Searching for the Source of Love
Fortunately, the storminess of our relationships in no way diminishes or undermines the unwavering presence of great love, absolute love, which is ever present in the background. Even when the sky is filled with thick, dark clouds, the sun never stops shining.
The problems in relationships begin when we imagine that the warmth ignited in our heart isn’t really ours, that its transferred into us by the other person. Then we become obsessed with the other as the provider of love, when in truth the warmth we feel comes from the sunlight of great love entering our heart.
“Those who go on a search for love,” D. H. Lawrence writes, “find only their own lovelessness.” Here is a simple way to experience for yourself what Lawrence means. Fix your attention on someone you’d like to love you more, and notice how it feels to want that. If you observe this carefully, you will notice that looking to another for love creates a certain tension or congestion in your body, most noticeably in the chest. It constricts the heart. And as a result you feel your own lovelessness.
Imagining others to be the source of love condemns us to wander lost in the desert of hurt, abandonment, and betrayal, where human relationship appears to be hopelessly tragic and flawed. As long as we fixate on what our parents didn’t give us, the ways our friends don’t consistently show up for us, or the ways our lover doesn’t understand us, we will never become rooted in ourselves and heal the wound of the heart. To grow beyond the dependency of a child requires sinking our own taproot into the wellspring of great love. This is the only way to know for certain that we are loved unconditionally.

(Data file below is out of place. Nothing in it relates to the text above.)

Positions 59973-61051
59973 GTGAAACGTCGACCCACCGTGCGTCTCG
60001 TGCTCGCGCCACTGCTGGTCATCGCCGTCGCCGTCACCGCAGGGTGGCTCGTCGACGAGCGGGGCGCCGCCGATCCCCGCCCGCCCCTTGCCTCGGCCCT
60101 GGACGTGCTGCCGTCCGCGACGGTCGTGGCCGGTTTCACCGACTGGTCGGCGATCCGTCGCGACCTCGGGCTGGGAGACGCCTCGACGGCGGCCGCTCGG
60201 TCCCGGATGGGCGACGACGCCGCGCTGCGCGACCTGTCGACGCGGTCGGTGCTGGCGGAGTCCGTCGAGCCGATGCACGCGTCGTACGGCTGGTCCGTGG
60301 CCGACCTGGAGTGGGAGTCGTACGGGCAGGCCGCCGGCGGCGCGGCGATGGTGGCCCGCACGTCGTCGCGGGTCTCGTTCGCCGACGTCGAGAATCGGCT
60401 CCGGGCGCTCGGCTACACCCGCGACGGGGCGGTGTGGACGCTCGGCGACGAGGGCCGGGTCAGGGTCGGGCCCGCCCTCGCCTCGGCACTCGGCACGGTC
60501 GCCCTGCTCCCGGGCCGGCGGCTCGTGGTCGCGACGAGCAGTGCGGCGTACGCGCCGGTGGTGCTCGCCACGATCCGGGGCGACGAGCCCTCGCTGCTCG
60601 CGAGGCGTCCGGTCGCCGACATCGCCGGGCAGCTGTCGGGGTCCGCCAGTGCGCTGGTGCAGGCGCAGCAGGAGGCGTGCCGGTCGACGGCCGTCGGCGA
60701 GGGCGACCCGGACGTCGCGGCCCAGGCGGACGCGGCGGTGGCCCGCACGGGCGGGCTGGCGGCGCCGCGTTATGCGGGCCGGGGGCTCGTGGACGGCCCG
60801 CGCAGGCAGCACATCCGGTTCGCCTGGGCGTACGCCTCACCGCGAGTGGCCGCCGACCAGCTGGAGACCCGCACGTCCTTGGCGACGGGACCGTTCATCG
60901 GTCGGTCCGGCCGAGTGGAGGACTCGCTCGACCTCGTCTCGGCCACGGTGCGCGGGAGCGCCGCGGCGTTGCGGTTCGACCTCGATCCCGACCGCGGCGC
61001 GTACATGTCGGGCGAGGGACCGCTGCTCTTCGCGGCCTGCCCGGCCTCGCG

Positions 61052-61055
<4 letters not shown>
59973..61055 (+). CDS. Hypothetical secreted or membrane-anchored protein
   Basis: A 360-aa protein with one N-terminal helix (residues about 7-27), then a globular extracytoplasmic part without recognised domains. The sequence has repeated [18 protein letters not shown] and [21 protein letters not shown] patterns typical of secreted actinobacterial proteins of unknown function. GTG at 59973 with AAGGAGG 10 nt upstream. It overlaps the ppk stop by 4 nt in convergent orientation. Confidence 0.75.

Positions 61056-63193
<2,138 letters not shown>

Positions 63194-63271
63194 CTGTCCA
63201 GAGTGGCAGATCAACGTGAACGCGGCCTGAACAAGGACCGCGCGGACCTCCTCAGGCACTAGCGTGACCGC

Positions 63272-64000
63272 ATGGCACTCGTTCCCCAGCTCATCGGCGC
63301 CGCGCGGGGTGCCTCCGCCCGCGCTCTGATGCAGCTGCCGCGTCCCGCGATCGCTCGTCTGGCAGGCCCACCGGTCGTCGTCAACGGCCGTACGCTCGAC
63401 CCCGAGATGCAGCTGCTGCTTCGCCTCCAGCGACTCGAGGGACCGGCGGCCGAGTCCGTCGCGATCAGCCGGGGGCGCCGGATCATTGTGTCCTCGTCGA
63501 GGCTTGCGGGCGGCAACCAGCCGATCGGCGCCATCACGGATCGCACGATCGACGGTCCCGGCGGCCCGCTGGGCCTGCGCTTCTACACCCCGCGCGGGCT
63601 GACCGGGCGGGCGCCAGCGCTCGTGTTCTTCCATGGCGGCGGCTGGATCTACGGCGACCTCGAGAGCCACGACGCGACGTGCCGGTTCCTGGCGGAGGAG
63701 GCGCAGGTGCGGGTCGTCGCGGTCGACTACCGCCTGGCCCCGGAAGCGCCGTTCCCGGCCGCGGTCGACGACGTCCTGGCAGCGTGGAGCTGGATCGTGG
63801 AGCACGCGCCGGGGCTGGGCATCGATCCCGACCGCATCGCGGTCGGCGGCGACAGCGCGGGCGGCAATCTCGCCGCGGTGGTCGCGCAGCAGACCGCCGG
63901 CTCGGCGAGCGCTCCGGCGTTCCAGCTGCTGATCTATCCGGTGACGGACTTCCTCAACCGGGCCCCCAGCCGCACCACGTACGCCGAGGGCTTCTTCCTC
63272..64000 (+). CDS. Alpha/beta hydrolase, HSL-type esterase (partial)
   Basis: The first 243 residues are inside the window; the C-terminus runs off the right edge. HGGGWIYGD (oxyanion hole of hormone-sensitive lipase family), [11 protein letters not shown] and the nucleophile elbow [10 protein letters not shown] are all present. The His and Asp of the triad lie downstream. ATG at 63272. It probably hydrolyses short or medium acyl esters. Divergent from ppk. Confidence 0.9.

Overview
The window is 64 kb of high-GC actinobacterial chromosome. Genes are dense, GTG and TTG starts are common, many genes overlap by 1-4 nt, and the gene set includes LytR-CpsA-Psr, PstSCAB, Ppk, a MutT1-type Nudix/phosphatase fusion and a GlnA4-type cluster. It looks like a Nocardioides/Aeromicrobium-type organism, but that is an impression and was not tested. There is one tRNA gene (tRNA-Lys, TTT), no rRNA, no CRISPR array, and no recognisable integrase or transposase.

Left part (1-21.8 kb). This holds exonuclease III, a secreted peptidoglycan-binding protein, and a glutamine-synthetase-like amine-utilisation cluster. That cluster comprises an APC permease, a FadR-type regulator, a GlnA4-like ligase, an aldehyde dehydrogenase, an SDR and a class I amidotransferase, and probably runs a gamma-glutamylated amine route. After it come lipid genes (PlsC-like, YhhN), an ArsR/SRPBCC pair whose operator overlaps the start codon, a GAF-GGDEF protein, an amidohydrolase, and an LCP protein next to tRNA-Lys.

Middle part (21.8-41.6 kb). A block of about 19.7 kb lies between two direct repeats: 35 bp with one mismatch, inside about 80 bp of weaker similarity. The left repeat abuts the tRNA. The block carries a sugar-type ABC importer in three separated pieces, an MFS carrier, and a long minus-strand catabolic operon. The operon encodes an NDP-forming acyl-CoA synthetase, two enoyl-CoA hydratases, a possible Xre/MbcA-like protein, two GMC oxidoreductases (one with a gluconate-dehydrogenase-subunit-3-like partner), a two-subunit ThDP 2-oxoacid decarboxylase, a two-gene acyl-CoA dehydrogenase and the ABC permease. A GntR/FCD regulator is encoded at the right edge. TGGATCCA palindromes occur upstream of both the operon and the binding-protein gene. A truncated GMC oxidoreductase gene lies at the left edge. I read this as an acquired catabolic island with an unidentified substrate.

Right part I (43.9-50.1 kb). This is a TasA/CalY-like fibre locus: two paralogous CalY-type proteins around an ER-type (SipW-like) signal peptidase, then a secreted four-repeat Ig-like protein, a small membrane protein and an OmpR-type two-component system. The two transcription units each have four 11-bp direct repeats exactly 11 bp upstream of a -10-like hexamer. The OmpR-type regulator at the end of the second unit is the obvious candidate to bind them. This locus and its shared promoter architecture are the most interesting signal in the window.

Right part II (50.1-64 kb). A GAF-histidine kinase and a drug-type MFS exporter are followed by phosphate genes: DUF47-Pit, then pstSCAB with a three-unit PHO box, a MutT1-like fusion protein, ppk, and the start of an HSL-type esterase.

In emphasizing the importance of not looking to others for perfect love, I am not suggesting that you turn away from relationships or belittle their importance. On the contrary, learning to sink your taproot into the source of love allows you to connect with others in a more powerful way—”straight up,” confidently rooted in your own ground, rather than leaning over, always trying to get something from “out there.” The less you demand total fulfillment from relationships, the more you can appreciate them for the beautiful tapestries they are, in which absolute and relative, perfect and imperfect, infinite and finite are marvelously interwoven. You can stop fighting the shifting tides of relative love and learn to ride them instead. And you come to appreciate more fully the simple, ordinary heroism involved in opening to another person and forging real intimacy.